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A True Believer
I spent the first part of my career with the Fish and Wildlife Service as an endangered species biologist in California. I was responsible for several of California's reptiles and amphibians, some of which, like the San Francisco garter snake, are our Nation's most endangered species. There were many nights when I could not sleep. I would lay in the dark knowing that there was always more work than I could ever do and that, if I failed at my job, these unique creatures might become extinct on my watch. It was a burdensome responsibility. I have always believed that all creatures, no matter how ugly, unlikable, or small, have a reason for being on this planet. We may not always know what it is, but they each have a role to play and sometimes those roles are pivotal.
Eight years ago, I accepted a job with the Service's Environmental Contaminants program (EC). I was relieved to move on and let the next generation of young wildlife biologists take on the high-stress, high-stakes work. What I did not expect was, in some ways, my job in the contaminants program would be even more daunting. At least in endangered species, we were only responsible for the survival of a limited number of creatures. In contaminants, we are addressing the health and safety of every living thing.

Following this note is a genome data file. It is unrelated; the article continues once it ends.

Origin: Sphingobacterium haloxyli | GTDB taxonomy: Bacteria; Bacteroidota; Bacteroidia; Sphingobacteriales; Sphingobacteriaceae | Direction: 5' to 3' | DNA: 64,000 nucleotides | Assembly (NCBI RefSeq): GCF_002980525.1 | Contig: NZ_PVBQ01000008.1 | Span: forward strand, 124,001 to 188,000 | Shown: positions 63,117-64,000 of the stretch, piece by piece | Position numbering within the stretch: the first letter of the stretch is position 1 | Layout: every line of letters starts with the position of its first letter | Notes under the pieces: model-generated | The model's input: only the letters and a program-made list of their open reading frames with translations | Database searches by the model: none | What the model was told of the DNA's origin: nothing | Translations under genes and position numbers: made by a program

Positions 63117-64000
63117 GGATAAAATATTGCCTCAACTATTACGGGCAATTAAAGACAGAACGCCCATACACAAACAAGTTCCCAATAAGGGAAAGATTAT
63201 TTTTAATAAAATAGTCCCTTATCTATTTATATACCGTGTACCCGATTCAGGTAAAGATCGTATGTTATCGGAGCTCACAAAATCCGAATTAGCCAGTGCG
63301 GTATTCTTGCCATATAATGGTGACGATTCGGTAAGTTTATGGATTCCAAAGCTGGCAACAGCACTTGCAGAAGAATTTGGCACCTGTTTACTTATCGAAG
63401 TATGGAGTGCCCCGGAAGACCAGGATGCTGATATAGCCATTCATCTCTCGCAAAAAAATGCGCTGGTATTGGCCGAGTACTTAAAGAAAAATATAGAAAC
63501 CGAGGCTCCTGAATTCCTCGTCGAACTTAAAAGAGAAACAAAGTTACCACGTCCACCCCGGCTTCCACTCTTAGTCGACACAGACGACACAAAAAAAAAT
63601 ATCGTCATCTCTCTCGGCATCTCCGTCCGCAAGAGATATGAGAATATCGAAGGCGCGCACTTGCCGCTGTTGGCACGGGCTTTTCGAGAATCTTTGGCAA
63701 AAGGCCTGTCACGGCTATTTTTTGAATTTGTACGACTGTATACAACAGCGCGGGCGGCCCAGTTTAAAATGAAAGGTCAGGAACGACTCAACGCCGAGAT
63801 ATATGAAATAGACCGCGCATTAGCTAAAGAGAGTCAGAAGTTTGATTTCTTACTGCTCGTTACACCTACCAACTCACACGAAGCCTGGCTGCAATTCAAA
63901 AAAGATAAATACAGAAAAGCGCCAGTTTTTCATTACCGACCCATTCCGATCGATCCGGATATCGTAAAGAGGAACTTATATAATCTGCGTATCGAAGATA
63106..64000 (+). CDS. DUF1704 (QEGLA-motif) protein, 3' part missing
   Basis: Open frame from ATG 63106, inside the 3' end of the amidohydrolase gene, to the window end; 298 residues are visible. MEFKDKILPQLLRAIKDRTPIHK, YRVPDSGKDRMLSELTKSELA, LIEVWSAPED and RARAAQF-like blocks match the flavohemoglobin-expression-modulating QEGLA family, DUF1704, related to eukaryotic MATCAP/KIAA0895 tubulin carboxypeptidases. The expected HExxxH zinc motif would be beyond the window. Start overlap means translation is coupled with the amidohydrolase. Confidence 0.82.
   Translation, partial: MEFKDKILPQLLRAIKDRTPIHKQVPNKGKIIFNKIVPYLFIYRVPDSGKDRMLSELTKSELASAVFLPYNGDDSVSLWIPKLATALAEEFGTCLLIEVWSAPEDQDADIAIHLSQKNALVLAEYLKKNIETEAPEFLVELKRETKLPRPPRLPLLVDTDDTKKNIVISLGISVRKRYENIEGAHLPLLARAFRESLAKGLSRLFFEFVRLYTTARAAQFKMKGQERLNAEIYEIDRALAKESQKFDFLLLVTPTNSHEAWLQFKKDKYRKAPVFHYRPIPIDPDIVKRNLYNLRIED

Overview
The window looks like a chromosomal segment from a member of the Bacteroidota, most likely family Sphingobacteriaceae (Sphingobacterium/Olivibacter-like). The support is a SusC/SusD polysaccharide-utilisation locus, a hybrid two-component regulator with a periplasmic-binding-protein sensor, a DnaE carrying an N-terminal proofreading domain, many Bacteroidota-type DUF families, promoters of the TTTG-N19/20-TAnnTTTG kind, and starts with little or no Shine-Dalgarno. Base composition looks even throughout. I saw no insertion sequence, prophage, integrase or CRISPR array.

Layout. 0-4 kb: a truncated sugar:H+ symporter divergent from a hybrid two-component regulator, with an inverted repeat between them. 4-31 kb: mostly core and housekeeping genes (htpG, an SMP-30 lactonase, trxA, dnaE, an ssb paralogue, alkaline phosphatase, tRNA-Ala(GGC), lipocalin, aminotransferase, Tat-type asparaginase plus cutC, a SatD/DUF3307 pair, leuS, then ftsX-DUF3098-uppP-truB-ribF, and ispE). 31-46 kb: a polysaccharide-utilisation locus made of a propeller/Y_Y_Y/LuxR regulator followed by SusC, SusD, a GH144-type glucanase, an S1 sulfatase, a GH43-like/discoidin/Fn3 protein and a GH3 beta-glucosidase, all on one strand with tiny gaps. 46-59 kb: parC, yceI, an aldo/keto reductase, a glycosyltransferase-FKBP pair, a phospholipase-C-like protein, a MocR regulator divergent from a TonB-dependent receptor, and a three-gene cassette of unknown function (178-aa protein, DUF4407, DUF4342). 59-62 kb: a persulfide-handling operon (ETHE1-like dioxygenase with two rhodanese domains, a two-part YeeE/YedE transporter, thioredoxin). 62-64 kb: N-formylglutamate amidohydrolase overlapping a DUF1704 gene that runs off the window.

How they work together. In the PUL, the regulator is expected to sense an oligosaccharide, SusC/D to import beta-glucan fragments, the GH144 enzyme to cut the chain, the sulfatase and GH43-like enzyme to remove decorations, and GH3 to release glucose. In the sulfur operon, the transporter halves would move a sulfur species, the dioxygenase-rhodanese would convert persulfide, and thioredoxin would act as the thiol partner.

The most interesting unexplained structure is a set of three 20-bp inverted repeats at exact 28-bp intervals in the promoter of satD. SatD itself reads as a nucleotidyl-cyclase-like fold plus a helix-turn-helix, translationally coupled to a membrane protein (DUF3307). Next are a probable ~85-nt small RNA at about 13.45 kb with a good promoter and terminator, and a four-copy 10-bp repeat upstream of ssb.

One of the first things I did when I joined the EC program was to read Silent Spring. I had heard of the work and knew that it was an inspiration to many of our EC biologists, and I wanted a better understanding of their issues and motivations. I was not prepared for what I read. Her work was moving and her argument sound. It was easy to see why her work had been the catalyst for the environmental movement. She had an ability to explain such a complicated subject in a manner that could be understood by all and to impress upon the reader the need for action. After reading it, I felt I had to do something, just as readers of the book had felt decades before, when it was first released. And now, I am doing something. I am part of the living legacy of Silent Spring, the EC program.
Since I joined EC, I have become a true believer in the importance of this program. In fact, there is nothing more important. It doesn't matter how many acres you protect or restore, how many species you list as endangered or threatened, or fish or wildlife you breed in captivity and release into the wild, if these creatures don't have a clean water, land, and air, there continued existence, and ours, is questionable. I don't know if I can ever leave the under-funded, under-appreciated, contaminants program. I have developed a love of its people and an understanding and respect for everything they do. I am truly proud to be in their midst and I only hope that what I do for the program and, thus, for every living thing, makes some small difference.
Author: Kelly Geer, Environmental Contaminants, Washington, DC
Article reprinted from Fish & Wildlife News. Special Rachel Carson Centennial Anniversary Issue, Spring 2007 (4 MB pdf)